describing murder of a black inmate by members and recruits of the Aryan BrotherhoodSummary of this case from Johnson v. California
September 5, 1980. Rehearing Denied October 7, 1980.
Appeal from the Superior Court of Pinal County, Cause No. 7947, William E. Platt, J.
Robert K. Corbin, Atty. Gen., by William J. Schafer III, Chief Counsel, Crim. Div., Jessica L. Gifford, Asst. Atty. Gen., Phoenix, for appellee.
Wildermuth Wildermuth, by John R. Wildermuth, Coolidge, for appellant.
Appellant appeals from his convictions of first degree murder and conspiracy to commit murder. Appellant was sentenced to life imprisonment without possibility of parole for twenty-five years for the murder conviction and received a sentence of twenty-five to thirty years for the conspiracy conviction, to be served consecutive to the life sentence. We have jurisdiction pursuant to A.R.S. § 13-4031.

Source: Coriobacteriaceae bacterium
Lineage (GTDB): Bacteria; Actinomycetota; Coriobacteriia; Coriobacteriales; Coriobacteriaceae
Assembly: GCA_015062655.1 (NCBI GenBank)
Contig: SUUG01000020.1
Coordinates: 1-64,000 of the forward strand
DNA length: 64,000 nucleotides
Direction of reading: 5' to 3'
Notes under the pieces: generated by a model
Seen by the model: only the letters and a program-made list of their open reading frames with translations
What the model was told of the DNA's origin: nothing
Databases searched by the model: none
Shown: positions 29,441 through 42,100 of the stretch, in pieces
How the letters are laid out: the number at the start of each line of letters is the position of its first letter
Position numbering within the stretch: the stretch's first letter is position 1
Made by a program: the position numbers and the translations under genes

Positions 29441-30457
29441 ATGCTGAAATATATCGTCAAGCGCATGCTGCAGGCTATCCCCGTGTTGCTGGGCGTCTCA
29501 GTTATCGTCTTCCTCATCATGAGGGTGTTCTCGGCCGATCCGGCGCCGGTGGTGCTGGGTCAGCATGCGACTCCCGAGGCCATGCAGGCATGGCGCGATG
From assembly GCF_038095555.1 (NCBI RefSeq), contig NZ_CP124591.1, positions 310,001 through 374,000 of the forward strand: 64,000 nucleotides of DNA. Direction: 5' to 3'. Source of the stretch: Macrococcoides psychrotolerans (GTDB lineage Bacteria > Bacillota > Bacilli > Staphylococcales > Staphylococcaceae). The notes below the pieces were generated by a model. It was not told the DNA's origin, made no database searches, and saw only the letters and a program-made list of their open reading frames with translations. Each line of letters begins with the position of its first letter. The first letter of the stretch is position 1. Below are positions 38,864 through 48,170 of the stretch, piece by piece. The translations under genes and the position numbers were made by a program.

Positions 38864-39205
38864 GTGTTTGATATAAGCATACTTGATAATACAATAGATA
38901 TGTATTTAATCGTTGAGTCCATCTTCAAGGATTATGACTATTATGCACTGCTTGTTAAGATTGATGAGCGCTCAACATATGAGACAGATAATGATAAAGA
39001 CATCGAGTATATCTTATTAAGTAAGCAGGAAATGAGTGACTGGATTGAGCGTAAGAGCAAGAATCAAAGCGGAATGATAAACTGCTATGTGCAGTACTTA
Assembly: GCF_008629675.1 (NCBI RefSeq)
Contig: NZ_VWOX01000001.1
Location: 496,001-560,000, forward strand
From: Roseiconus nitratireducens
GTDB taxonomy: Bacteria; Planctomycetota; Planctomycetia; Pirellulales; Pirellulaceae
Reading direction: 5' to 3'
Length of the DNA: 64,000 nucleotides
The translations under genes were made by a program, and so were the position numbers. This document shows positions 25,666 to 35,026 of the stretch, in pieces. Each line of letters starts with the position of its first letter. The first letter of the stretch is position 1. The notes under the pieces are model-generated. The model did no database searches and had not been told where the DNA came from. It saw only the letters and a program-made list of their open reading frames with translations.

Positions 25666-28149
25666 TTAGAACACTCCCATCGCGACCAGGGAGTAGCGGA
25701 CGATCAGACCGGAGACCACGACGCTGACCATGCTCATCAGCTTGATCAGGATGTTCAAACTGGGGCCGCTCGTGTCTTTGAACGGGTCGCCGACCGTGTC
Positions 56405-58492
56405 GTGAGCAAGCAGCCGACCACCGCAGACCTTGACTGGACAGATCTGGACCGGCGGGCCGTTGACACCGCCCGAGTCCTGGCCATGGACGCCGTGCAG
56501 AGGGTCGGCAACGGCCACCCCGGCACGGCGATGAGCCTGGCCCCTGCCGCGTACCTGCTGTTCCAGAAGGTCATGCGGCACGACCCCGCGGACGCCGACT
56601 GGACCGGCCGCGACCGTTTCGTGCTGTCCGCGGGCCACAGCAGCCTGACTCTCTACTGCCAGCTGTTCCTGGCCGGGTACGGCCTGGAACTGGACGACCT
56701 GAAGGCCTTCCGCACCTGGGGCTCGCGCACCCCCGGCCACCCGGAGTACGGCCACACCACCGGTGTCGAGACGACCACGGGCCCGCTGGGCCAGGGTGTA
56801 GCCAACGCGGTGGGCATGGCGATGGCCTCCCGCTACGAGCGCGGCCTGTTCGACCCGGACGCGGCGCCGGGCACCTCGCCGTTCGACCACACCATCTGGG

Appellant was indicted with ten other inmates of the Arizona State Prison on charges of first degree murder and conspiracy to commit murder. The trial court granted several motions to sever made by various defendants in the case and ultimately, appellant was tried with just one other codefendant. The jury found appellant guilty on both charges but acquitted his codefendant.
The evidence presented at trial showed that racial violence at the state prison began to increase in September of 1977. A group of prisoners known as the Aryan Brotherhood, made up of white inmates, planned to kill Waymond Small, a black inmate because he had witnessed an attack upon another black inmate by members of the Aryan Brotherhood. Small also was to testify before a committee of the state legislature concerning prison violence and gang activities.